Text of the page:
Kansei Drift- is performed at race speeds when, upon entering a high speed corner, a driver lifts his foot off the throttle to induce a mild over steer and then balances the drift through steering and throttle motions. Note that the car used for this style of drift should be a neutral balanced car so that the over steer will induce itself. If the car plows through any turn the technique will not work.

Braking drift- is performed by tail braking into a corner, resulting in loss of grip and then balanced through steering and throttle motions. Note that this is mainly for medium to low speed corners.

Faint Drift- is performed by rocking the car towards the outside of a turn and then using the rebound of grip to throw the car into the normal cornering direction. This is a rally racing technique used to change vehicle attitudes during cornering, mainly on tight mountain corners.

Clutch Kick- is performed by depressing the clutch pedal on approach or during a mild drift, then popping the clutch to give a sudden jolt through the driveline to upset rear traction.

Shift Lock- is performed by letting the revs drop on downshift into a corner and then releasing the clutch to put stress on the driveline to slow the rear tires, inducing an over steer. This is similar to pulling the E-brake through a turn and should be performed on wet surfaces to minimize damage to the driveline.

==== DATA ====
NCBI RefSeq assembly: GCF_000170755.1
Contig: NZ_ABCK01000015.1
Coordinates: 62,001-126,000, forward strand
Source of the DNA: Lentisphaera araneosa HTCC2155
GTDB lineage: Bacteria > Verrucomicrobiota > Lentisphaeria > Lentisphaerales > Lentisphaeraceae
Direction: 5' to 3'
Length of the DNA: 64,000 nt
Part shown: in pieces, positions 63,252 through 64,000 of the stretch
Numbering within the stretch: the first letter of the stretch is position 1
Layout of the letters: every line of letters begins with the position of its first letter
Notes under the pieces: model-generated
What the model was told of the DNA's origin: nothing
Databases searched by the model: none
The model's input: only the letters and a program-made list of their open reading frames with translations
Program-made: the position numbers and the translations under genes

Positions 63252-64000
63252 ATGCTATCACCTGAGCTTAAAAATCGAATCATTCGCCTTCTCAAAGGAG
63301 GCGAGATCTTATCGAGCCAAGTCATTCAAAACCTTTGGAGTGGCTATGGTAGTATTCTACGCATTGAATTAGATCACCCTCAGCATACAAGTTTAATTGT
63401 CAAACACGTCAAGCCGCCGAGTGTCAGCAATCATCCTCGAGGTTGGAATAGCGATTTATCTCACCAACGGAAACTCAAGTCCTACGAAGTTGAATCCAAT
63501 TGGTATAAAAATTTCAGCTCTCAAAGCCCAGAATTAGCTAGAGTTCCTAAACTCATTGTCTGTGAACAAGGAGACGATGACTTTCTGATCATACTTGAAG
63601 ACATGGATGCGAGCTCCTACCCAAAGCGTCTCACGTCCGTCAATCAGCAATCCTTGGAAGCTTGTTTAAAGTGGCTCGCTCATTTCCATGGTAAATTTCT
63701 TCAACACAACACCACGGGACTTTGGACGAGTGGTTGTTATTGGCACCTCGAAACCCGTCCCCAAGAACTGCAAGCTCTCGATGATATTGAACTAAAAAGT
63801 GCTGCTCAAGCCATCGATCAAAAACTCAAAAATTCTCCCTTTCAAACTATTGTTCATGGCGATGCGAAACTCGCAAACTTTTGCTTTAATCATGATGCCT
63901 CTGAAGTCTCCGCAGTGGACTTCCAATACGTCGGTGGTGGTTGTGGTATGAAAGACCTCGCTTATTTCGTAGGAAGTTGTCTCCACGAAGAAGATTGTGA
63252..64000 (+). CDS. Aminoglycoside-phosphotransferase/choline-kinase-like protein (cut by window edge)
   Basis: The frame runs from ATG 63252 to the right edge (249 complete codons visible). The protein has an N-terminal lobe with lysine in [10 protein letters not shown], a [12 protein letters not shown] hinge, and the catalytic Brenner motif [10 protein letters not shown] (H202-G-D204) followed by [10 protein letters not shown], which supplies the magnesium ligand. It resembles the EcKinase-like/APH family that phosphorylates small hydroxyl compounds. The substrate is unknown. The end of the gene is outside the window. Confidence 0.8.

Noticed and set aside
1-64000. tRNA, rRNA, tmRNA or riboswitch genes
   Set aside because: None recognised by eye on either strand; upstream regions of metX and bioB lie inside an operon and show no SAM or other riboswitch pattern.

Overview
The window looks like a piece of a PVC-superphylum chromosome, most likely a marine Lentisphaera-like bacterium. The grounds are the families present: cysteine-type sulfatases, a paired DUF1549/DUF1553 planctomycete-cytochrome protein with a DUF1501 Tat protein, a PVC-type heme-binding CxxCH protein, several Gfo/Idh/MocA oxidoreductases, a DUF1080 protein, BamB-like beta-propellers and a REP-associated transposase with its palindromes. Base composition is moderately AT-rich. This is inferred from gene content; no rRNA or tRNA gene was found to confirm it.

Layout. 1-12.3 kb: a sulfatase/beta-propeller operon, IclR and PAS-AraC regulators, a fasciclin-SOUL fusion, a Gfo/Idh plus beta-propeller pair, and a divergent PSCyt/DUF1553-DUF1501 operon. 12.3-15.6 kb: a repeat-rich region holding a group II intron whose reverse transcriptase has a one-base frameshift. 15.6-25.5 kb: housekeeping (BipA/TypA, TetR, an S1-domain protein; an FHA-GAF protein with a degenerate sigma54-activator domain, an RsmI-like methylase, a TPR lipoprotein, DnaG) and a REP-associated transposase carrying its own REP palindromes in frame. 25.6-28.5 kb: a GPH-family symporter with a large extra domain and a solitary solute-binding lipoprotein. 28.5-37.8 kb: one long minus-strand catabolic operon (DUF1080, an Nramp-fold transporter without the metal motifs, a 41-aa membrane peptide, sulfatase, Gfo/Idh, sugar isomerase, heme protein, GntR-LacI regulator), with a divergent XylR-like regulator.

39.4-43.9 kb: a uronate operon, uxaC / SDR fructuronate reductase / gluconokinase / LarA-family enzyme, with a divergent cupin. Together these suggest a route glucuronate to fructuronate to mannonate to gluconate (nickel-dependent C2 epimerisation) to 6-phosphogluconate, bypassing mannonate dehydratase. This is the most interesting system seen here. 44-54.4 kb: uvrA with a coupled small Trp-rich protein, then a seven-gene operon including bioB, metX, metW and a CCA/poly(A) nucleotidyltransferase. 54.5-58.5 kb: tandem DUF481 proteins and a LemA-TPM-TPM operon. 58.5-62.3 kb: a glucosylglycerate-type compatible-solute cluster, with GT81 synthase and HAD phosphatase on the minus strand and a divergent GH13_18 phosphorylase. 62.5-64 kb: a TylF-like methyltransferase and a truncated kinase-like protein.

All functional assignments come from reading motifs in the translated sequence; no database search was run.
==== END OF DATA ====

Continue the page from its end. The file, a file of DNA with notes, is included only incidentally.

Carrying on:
E-Brake Drift- is a very basic technique in which the driver pulls the E-Brake (emergency-brake) to induce rear traction loss and balances the drift through steering and throttle play. Note that this can also be used to correct errors or fine tune drift angles.

Dirt Drop Drift- is performed by dropping the rear tires off the road into the dirt to maintain or gain drift angle without losing power or speed and to set up for the next turn. Note that this technique is very useful for low horsepower cars.

Jump Drift- is a technique in which the rear tire on the inside of a turn or apex is bounced over a curb to lose traction resulting in over steer.

Long Slide Drift AKA Inertia Drift- is performed by pulling the E-brake through a straight to start a high angle drift and to holding this to set up for the turn ahead. Note that this can only be done at high speed.

Swaying Drift- is a slow side-to-side, faint-like drift where the rear end sways back and forth down a straight.

FF Drift- or front wheel drive drift is a technique in which the E-brake as well as steering and braking techniques are used to balance the car through a corner. Note that the E-brake is the main technique used to balance the drift.